Posted by ESC on July 18, 2003
In Reply to: Hegemonious introspections? posted by Lewis on July 18, 2003
: : : Good question to which I too would like to know the answer. I'd also be interested to hear where 'getting down to the nitty-gritty' comes from. I heard on the radio a few months back that it was something to do with the Atlantic Slave Trade, but the speaker did not want to go into detail on a family programme ... (BTW, sorry to hijack).
: : : -----
: : : : Where did this saying come from? As in "getting down to the brass tacks".... to get to the basics of something.
: : We've discussed these before. Type 'nitty' into the search box at the top - the same with 'tacks' - not at the same time!
: : As far as Nitty Gritty is concerned, here's what I gathered, in part from this Forum:
: : To get down to the nitty gritty of something is to get to its basics. The origin here is somewhat unpleasant and a little unexpected. It seems to derive from the nits found in unclean pubic hair plus the tiny, gritty pieces of dried faeces found in unwashed peri-anal hair.
: : The Dictionary of Popular Phrases says: "Let's get down to the (real) nitty-gritty". Idiom. Meaning, 'let's get down to the real basics of a problem or situation' (like getting down to brass tacks).
: : Sheilah Graham, the Hollywood columnist, in her book ?Scratch an Actor? says of Steve McQueen: 'Without a formal education - Steve left school when he was fifteen - he has invented his own vocabulary to express what he means. His "Let's get down to the nitty-gritty" has gone into the American language.'
: : All she meant, I feel, is that McQueen popularized the term, for it is generally held to be a Negro phrase and was talked about before the film star came on the scene. It seems to have had a particular vogue among Black Power campaigners c1963, and the first OED Supp. citation is from that year. In 1963, Shirley Ellis recorded a song 'The Nitty Gritty' to launch a new dance (like 'The Locomotion' before it). The opening line of the record is, 'Now let's get down to the real nitty-gritty'.
: : Stuart Berg Flexner (Listening to America, 1982) comments: 'It may have originally referred to the grit-like nits or small lice that are hard to get out of one's hair or scalp or to a Black English term for the anus.'
: I must say that I am rather disappointed that anybody would propagate stories of well-known word origins to American clebrities, apart from other American celebrities. Without intending to cause offence to our American cousins, who are a most welcome part of this board, it does rather betray a certain Americo-centric world view to constantly seek US roots for English expressions.
: It would appear, from some of the quoted writers/quasi-academics (not the posters on here), that an American origin of 1902 is usually given prominence over an English origin of 1467 or suchlike.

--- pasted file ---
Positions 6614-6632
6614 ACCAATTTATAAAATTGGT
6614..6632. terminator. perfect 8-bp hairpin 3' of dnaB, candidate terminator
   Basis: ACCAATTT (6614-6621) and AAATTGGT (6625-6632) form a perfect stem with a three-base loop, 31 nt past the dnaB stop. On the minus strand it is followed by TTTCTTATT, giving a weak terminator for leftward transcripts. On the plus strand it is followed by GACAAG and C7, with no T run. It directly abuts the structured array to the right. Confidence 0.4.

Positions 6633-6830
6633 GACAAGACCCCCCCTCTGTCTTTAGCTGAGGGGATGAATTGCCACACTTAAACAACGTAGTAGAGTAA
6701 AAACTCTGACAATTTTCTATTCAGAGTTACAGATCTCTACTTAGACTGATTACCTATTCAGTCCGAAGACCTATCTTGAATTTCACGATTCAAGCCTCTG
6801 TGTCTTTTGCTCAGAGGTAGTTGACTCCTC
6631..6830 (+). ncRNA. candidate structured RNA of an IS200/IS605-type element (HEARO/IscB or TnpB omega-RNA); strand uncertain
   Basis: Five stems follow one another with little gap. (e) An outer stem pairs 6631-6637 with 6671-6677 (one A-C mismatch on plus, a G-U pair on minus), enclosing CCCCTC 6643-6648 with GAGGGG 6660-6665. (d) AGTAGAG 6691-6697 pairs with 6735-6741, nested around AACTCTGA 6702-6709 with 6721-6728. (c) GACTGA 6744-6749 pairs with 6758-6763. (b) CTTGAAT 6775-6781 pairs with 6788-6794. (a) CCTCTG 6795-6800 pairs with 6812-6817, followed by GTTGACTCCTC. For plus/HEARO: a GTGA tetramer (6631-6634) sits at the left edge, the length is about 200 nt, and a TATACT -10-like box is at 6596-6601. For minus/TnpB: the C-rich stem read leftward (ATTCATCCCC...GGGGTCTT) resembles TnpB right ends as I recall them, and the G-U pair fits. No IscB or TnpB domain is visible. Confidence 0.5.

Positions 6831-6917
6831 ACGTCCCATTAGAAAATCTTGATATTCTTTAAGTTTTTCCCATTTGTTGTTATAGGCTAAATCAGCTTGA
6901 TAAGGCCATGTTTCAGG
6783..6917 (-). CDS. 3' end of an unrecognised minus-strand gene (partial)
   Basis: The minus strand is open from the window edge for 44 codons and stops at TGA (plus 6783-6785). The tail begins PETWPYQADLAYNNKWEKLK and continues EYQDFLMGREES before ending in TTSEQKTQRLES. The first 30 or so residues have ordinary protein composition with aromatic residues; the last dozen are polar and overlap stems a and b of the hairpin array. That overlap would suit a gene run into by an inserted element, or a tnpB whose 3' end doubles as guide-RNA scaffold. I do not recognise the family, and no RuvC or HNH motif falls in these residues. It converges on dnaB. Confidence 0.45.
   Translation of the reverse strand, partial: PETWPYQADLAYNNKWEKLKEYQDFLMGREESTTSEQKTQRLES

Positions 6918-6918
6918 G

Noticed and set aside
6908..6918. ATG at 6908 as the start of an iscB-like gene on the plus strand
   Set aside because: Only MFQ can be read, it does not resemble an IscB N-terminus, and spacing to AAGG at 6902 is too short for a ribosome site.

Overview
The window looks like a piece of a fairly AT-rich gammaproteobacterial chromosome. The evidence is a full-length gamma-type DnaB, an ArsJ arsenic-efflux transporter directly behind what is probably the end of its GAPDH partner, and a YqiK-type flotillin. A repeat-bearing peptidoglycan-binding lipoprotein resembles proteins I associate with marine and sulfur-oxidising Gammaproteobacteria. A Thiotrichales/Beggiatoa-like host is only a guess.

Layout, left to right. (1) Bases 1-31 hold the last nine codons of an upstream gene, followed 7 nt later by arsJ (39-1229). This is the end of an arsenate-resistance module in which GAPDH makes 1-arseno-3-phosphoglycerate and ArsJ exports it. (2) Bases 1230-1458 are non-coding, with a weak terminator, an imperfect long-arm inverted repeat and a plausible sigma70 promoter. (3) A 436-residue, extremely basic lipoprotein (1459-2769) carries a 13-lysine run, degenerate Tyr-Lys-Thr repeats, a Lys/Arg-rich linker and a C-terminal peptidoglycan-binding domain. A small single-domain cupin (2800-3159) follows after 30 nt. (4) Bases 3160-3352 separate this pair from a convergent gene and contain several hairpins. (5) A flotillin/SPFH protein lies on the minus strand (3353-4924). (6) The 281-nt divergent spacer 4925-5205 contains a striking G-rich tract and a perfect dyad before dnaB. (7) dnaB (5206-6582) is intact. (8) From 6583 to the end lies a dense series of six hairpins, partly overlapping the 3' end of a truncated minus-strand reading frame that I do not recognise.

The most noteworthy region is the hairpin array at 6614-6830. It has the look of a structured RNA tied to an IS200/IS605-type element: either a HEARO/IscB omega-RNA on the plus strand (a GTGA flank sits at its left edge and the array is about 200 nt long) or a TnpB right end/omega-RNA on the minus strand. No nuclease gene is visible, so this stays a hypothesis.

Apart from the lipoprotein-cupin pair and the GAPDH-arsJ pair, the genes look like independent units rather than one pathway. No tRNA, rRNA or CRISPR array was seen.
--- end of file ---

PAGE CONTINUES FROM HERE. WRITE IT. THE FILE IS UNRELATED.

: English, as we all know, is a global language that has had pockets of isolated development throughout the globe : all of them contributing to the lexicon. In the UK, we have a background of a world-wide colonial empire from which a multitude of words travelled back, in the same way that a thousand years before words must have travelled to ancient Rome. Now, America has that level of world domination, but let us not betray history and make it word domination too.
: [gets off soap-box]
(Getting on the soap-box.)
Attributing sayings, words, etc., to celebrities isn't an American thing, it's a youth thing. Example: a couple of days ago a youth ask me if a phrase (can't remember what it was) was coined by the writers of "Designing Women," (1986-93) television show. I said it was a Southern phrase that had been around for years.
Many young (and old) people get all their "culture" from television and popular music.
(Getting off soap-box.)
To save people a trip to the archives, here's what I have on "nitty gritty."
NITTY GRITTY -- "Nitty gritty -- The core, fundamental essence of something. Crossover term." Meaning white people started using the phrase. The author doesn't give an origin of the term. From "Black Talk: Words and Phrases from the Hood to the Amen Corner" by Geneva Smitherman (Houghton Mifflin Co., Boston, 1994) states:
"nitty-gritty - Getting down to the nitty-gritty is getting down to basic elements. Though first record in the 1960s the expression is probably older; the nitty-gritty of the phrase may be gritlike nits (small lice) that are difficult to remove from the hair or scalp." From The "Encyclopedia of Word and Phrase Origins" by Robert Hendrickson (Fact on File, New York, 1997). Actually, a "nit" is a lice egg. But anyway.
The "Morris Dictionary of Word and Phrase Origins" by William and Mary Morris (HarperCollins, New York, 1977, 1988) sidesteps the whole lice issue and says nitty-gritty is a case of alliteration. "nitty-gritty means the basic elements of a matter, especially of a serious problem or challenge; the harsh truth. 'Get down to the nitty-gritty!' It seems to be a borrowing from black slang and is probably a reduplication of 'grit' and 'gritty.'"
"Listening to America" by Stuart Berg Flexner (Simon and Schuster, New York, 1982) gets down to the REAL nitty-gritty and says: ".Get down to the nitty-gritty, to get down to the hard facts or hard bargaining, 1963, when it was first popularized by black militants in the Civil Rights movement. (It may have referred to the gritlike nits or small lice that are hard to get out of one's hair and scalp or to a black English term for the anus.); it means the same as the English 'to get down to brass tacks'."